The Financial Conduct Authority's board backed the ombudsman compensation increase because it would create a "more focused" advice market.
Board minutes from the meeting on February 28, released yesterday (April 11), showed the board had been warned raising the Financial Ombudsman Limit from £150,000 to £350,000 could limit insurance cover available to advisers, particularly those advising on pension transfers.
The board seemed amenable to the idea the increase would lead to a smaller number of advisers operating in the defined benefit transfer space. It also believed the shift would mean the players left would provide "affordable advice".
The minutes stated: "The board was informed that in reaching this decision, the executive had considered the trade-off between the substantial benefits of a £350,000 limit for complainants and the potential for an adverse impact on the ability of personal investment firms to obtain professional indemnity insurance in future.
"It was recognised that PIFs advising on defined benefit to defined contribution pension transfers were particularly likely to be affected, as this was an area of concern to PII insurers.
"The board discussed the proposal. While noting the risks and uncertainties around the effect on the supply of advice, it accepted the executive’s view that it could result in a more focused market with a smaller professional group providing affordable advice.
"The board approved the final rules as consulted on in CP18/31."
The changes to the Fos limit took effect on April 1 after a two-month consultation in which the regulator was warned by insurers that a worst-case scenario could see defined benefit PI insurance premiums jump by 500 per cent and see scores of insurers leave the market.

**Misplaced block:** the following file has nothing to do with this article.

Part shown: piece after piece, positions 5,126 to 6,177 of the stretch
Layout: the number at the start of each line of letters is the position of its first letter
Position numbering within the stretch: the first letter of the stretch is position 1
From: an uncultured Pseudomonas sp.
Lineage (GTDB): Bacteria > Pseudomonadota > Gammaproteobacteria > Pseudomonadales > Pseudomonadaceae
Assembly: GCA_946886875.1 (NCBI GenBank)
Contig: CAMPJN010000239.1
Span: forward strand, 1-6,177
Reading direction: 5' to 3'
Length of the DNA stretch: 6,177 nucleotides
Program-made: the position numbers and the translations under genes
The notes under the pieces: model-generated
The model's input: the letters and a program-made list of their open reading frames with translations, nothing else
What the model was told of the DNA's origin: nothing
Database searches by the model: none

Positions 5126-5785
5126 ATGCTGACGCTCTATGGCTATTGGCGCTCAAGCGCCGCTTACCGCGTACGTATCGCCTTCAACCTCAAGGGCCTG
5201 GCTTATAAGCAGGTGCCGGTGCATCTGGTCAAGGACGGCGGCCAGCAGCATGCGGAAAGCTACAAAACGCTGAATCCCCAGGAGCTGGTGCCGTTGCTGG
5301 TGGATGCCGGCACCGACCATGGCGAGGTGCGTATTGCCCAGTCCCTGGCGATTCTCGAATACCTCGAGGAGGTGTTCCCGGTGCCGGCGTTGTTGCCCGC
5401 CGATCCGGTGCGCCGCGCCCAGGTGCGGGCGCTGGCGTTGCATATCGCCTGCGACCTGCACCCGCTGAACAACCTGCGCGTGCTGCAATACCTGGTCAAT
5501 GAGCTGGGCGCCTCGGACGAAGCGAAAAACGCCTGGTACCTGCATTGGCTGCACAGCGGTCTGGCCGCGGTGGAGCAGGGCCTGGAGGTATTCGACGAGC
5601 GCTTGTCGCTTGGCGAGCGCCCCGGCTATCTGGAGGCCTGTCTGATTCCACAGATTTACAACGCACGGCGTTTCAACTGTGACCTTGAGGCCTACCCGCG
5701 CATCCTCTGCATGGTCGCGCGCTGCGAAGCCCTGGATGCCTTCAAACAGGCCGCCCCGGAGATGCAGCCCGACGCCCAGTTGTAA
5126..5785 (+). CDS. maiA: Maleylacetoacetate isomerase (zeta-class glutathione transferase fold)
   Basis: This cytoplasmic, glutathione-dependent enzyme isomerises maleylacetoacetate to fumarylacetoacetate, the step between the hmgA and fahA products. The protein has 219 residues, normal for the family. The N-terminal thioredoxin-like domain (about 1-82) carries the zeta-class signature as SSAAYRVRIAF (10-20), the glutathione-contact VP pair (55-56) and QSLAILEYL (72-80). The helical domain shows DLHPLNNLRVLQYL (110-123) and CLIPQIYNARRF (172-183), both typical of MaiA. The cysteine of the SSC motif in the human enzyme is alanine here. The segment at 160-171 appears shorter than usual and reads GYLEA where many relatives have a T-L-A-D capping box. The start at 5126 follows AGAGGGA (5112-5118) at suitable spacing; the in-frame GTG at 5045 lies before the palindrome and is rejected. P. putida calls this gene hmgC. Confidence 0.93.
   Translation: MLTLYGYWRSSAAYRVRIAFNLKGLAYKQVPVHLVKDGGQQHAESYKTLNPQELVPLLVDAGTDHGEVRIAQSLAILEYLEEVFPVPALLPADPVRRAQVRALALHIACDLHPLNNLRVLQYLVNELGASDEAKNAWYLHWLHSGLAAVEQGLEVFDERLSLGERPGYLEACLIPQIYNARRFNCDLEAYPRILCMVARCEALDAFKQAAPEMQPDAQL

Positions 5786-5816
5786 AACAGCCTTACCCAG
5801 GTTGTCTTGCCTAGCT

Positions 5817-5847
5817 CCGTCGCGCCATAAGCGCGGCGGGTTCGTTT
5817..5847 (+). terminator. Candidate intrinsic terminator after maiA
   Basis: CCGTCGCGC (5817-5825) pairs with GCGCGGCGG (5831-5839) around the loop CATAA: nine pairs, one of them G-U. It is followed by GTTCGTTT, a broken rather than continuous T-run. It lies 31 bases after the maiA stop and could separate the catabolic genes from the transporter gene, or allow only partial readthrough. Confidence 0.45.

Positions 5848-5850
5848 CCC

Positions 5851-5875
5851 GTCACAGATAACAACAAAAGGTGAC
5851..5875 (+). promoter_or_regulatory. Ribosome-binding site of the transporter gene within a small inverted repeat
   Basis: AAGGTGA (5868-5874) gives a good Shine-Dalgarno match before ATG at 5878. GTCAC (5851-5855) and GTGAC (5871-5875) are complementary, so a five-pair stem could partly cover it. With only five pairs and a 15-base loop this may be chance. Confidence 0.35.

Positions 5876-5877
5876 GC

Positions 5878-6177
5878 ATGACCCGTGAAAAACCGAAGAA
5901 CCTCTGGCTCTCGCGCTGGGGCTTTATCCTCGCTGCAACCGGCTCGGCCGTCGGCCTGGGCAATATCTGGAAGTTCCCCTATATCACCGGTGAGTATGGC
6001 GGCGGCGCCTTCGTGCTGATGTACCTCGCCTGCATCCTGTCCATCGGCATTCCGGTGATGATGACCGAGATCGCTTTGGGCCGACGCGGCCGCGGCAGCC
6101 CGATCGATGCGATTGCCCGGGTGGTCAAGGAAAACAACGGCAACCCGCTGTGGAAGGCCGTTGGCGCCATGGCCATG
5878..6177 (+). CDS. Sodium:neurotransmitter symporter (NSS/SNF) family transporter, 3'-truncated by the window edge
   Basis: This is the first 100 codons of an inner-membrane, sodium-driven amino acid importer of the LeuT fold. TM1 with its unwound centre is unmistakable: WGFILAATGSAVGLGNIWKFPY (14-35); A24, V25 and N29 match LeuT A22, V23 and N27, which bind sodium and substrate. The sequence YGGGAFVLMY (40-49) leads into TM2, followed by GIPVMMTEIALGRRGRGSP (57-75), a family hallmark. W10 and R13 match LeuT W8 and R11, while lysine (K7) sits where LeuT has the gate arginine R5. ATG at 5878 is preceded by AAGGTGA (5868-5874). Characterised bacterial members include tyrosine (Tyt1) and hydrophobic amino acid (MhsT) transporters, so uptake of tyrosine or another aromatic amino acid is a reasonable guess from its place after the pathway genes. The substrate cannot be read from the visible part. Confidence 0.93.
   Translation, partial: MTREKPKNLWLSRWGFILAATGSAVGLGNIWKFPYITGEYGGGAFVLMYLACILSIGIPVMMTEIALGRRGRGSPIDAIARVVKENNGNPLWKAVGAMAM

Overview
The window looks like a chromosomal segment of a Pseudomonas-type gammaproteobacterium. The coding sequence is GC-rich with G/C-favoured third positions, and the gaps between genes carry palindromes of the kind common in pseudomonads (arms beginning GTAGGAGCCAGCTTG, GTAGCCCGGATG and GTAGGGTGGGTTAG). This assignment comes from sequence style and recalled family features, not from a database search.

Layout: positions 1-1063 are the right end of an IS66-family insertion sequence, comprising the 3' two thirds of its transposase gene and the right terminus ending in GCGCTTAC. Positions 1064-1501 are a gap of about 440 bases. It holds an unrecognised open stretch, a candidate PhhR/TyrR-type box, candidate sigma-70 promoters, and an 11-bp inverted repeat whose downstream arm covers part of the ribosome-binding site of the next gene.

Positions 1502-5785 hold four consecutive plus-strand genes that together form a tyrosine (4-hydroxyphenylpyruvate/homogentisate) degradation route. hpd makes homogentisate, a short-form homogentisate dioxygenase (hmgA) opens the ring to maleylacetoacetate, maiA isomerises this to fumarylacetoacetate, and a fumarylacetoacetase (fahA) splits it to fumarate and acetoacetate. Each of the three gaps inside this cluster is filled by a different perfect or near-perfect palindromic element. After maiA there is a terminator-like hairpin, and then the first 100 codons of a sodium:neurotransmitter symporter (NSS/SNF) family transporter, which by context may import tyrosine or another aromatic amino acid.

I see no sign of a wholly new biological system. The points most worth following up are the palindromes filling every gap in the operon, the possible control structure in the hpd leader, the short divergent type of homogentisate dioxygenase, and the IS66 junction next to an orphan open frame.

In its own "worst-case" scenario the FCA predicted a 140 per cent rise in PI premiums, which could see up to 1,000 "higher risk" personal investment firms stop providing DB transfer advice.
Shortly before the changes were made FTAdviser heard from the first advisers whose insurers were not prepared to cover the full amount, though it is understood some insurers have since adapted to the new limits.
There have also been tales of premiums going up as much as tenfold and exclusions and restrictions intensifying.
Alistair Cunningham, financial planning director at Wingate Financial Planning, said: "I am not clear on the reasons for the change, but it seems clear that a number of individuals have been affected detrimentally due to the historically lower limit. Almost universally the examples I have seen have been around DB transfers, where the scope for harm is greatest.
"Of course historically the most upheld complaints have been with the larger firms, with deeper pockets, who not only can more likely afford the higher limit, but are more likely to have claims in that space.
"But the negative impact on firms like ours, who clearly are very unlikely to ever have such awards, are those small firms who have committed misselling offences of an industrial scale who fail and ultimately need bailing out by the FSCS."